Originally the company focused on back-end development technology in 1999. "We started as an outsourced developer - we used to get a lot of outsourced back-end development work for the larger Web houses which didn't have the expertise internally, and we started out doing integration into all sorts of systems."

Now Uniqueworld focuses on providing a range of e-business services, such as strategic consulting and communications solutions, as well as full development and integration of technology solutions.

Geller says the company has also built partnerships with applications vendors, something which has become one of the company's differentiators. In addition, Uniqueworld has also been moving beyond the IT community to build relationships, carrying out marketing and workshopping with commercial partners. "A lot of other companies are trying to get into this space, but don't know how," Geller says. "So we're working with them to provide e-commerce and e-business solutions for their customers - so it's partnering with commercial companies, not just IT companies."

Realview Technologies ( imaging and document management developer Realview Technologies believes it can survive no matter what the economy throws at it. The key for this niche Australian developer? Play your hand in a couple of different markets.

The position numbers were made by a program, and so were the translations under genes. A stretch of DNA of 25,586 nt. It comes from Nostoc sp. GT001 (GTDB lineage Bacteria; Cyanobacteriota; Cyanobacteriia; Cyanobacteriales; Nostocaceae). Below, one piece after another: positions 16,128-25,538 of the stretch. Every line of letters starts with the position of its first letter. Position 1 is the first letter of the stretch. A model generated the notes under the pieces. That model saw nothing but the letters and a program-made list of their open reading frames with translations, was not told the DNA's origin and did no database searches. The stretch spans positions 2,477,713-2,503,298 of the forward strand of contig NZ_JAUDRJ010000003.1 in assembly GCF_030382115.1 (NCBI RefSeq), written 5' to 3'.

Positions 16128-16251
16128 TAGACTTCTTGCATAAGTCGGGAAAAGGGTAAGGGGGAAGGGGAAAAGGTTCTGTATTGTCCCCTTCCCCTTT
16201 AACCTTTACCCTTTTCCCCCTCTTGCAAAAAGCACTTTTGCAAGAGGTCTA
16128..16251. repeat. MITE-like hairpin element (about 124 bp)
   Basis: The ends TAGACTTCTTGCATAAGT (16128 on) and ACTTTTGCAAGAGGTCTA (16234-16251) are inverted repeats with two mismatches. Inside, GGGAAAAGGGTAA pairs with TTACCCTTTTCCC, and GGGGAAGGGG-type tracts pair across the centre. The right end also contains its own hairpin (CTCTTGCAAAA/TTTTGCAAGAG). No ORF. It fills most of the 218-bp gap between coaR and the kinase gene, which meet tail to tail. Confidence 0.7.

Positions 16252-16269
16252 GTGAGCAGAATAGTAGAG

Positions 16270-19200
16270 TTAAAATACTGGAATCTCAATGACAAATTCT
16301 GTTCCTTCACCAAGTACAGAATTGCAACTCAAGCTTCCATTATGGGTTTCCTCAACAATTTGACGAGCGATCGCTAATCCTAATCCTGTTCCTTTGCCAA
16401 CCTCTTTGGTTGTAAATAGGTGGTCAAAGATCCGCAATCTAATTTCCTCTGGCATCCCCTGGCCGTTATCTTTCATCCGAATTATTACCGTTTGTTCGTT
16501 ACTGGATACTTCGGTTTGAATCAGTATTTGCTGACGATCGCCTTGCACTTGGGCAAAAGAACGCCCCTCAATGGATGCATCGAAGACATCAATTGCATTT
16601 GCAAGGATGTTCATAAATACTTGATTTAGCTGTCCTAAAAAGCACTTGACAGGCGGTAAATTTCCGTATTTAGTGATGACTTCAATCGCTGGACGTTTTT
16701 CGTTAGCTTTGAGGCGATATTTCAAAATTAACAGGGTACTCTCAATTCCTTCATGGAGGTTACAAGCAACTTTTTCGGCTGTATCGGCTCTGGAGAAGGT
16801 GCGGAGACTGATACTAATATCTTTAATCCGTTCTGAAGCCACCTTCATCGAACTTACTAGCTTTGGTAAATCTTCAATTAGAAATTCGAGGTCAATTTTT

Realview has two core products. The first is a mass-market suite of products pitched at Web developers, allowing customers to zoom in and out of an image on a Web site without losing resolution. The second is a corporate document management solution for blue-chip companies.

Derek Chan, chief technology officer for Realview, says the company differentiates itself by its time-to-market for customised solutions. "We're fairly innovative and can respond quickly to customer requests," he says. "When a customer puts in an order, we can develop a new product rapidly."

The company was started two years ago in Sydney by three directors who are all still actively working in the company, and now manning offices in Sydney, Melbourne and Galway, Ireland. Initially, the company's business model was centred on supplying technology for the display of aerial photography on Web sites, but over the past few years the start-up has learnt the value of diversification.

Chan says the company has found that revenue streams from customers building Web sites has dropped off significantly in recent months, but he expects the corporate products to keep the company growing through the economic downturn. "It's a shift of focus in what we're developing, and how much time we spend on certain markets," he says. "Even if the Internet stopped altogether, we would still be going as a business."Photograph: Ben Shapiro, chief executive []